The boy launched his catamaran into heavy seas

Well it worked; we rode the breakers, albeit more sluggishly than usual. Out beyond the waves, where the swell diminished and the waves were wide, I relaxed the tension of the sail. The boat slowed down and the man clambered aboard. He seemed quite sheepish about things and didn’t look me in the eye.

I shouted at him, ‘Qu’est ce que tu veux? Es tu fou? Qu’est ce que tu fais?’ (What are you doing? Are you crazy? What do you want?)

‘I don’t spik da lingo. I spik English.’

Thanks to my father, who always insisted we speak English at home and that we studied and read English classics and newspapers, English was as much my mother tongue as were Arabic and French.

‘What do you want? Why have you come onto my boat?’

‘My name is William. I have come all the way from Ivory Coast to get to da Europe, and here at da last step, I am held back by this beet of wata. And so I saw you and your bag, and I knew at once you are going to cross to da Europe.’

‘Sorry, friend, better you return to the beach. I am going on a mission, a quest, from which perhaps I will not return.’ Even as it came into my mind that I was being pompous, I knew I was speaking as much to myself as to him, and for the first time, I realised as I spoke that following my normal impetuosity, I had embarked on a voyage to cross one of the most treacherous stretches of ocean in the world. ‘Jesus, be my light, help me,’ I silently uttered, but it mustn’t have been that silent, as William burst out.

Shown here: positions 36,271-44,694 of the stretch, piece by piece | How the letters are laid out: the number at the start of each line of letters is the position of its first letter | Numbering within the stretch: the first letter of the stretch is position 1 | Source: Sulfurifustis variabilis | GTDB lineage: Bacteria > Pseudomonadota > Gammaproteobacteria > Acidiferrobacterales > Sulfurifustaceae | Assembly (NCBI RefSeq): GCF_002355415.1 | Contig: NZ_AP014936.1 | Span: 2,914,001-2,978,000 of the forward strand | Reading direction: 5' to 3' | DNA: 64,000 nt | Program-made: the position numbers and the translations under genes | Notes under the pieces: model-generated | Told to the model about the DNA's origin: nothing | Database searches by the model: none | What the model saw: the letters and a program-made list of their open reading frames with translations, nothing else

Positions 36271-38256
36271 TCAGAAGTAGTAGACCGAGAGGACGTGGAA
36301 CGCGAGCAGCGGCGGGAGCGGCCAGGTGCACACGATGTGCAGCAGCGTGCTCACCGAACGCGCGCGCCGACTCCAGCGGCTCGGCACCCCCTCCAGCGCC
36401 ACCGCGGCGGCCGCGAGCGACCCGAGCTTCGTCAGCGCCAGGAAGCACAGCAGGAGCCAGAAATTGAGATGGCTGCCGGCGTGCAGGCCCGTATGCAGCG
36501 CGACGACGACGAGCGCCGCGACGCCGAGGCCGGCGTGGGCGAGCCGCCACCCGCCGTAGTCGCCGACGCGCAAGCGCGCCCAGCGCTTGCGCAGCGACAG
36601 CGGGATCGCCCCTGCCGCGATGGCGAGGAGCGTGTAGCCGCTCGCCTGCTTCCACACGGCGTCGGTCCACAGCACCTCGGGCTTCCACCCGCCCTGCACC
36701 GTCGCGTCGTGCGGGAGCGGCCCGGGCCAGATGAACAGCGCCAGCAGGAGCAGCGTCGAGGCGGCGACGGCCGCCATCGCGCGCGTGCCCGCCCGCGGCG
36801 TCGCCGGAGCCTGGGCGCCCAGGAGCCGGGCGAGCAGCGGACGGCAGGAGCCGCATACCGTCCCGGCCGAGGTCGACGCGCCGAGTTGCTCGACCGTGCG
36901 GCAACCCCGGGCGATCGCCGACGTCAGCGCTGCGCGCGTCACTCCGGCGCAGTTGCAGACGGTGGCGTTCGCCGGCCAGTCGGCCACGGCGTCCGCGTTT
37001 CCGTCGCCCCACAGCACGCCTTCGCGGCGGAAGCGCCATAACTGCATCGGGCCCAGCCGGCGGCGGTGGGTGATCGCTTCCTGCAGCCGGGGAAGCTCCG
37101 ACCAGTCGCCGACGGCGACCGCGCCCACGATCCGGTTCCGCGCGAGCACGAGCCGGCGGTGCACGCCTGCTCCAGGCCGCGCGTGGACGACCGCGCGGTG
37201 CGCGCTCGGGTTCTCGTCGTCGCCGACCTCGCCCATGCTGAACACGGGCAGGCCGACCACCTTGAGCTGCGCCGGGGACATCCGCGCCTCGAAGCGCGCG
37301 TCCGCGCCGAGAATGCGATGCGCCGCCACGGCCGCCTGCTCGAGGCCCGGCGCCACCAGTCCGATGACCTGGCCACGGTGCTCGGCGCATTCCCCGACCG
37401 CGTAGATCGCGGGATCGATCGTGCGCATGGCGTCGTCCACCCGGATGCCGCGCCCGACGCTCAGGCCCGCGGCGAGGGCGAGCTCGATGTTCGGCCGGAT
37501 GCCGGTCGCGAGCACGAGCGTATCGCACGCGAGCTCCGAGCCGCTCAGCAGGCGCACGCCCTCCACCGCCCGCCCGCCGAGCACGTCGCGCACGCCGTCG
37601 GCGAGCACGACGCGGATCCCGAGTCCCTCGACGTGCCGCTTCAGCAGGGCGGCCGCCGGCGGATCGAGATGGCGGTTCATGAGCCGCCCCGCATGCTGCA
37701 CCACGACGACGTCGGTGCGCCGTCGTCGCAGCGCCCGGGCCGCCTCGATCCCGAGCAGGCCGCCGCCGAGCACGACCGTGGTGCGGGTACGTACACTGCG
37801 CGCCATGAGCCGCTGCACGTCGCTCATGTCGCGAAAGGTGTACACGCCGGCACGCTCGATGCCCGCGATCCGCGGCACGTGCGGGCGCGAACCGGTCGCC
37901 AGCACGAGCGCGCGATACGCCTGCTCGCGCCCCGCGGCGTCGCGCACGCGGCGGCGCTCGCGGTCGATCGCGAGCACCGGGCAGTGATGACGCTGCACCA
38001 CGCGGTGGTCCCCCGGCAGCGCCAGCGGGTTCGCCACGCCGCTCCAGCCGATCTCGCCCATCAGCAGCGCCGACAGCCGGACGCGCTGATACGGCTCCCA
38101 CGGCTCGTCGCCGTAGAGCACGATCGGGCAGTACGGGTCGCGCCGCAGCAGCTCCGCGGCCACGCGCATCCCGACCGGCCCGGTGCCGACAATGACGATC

‘Then we are braadas, you and me. We are braadas. I also am a Christian. I will come with you. Together, we will be OK.’

‘Are you a strong swimmer?’ I asked him.

‘Da best. I can swim like a shak, don you worry none abbaht William. I can swim foreber even in da heavy seas.’

I liked him; he was so natural. Pictures flashed before my eyes of William out at sea hanging onto a piece of wood, so I pulled the sail tight and laid her side on to the increasing wind. The cat suddenly went up onto one fin; a trick I had learnt and perfected with constant practise. In fact, I could actually sail on one fin for as long as five minutes. William slid off the wet canvas and into the sea as the boat forged ahead.

‘Why, my braada?’ he wailed. ‘Why you do dat?’


‘Because you seem a nice man and I don’t want you on my conscience. I will come to find you when I return,’ I shouted, and whether he heard me or not I don’t know. I did know, however, that he could easily regain the shore in just a matter of minutes. He was, after all, a swimmer as strong as a shak.

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